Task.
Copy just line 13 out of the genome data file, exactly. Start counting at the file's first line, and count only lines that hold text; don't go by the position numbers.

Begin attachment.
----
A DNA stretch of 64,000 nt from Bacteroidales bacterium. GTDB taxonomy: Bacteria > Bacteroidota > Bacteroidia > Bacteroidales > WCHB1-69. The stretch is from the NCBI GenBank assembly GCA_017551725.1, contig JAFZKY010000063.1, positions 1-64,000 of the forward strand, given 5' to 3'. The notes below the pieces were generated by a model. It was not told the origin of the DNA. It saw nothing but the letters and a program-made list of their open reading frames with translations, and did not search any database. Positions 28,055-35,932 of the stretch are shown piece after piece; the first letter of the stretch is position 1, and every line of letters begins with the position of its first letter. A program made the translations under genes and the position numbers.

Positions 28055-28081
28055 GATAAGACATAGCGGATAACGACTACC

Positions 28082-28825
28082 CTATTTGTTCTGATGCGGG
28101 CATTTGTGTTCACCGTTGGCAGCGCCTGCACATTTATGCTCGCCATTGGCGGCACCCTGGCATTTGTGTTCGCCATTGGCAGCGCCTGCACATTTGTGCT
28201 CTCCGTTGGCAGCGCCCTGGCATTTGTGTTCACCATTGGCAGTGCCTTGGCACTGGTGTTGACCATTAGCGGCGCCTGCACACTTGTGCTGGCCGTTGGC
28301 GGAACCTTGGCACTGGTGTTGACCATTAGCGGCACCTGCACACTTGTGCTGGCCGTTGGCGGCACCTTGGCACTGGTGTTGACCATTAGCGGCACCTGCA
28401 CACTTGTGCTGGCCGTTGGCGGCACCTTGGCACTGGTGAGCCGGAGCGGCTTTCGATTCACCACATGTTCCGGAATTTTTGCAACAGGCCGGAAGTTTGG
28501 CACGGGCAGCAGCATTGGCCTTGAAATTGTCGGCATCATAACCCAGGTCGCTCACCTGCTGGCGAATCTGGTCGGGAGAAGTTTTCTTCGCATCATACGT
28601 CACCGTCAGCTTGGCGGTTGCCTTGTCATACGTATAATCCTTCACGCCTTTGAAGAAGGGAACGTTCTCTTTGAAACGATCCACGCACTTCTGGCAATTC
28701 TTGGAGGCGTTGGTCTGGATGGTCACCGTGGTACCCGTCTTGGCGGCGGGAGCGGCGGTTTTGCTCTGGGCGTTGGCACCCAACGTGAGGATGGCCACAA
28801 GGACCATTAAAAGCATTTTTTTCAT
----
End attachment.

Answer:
28801 GGACCATTAAAAGCATTTTTTTCAT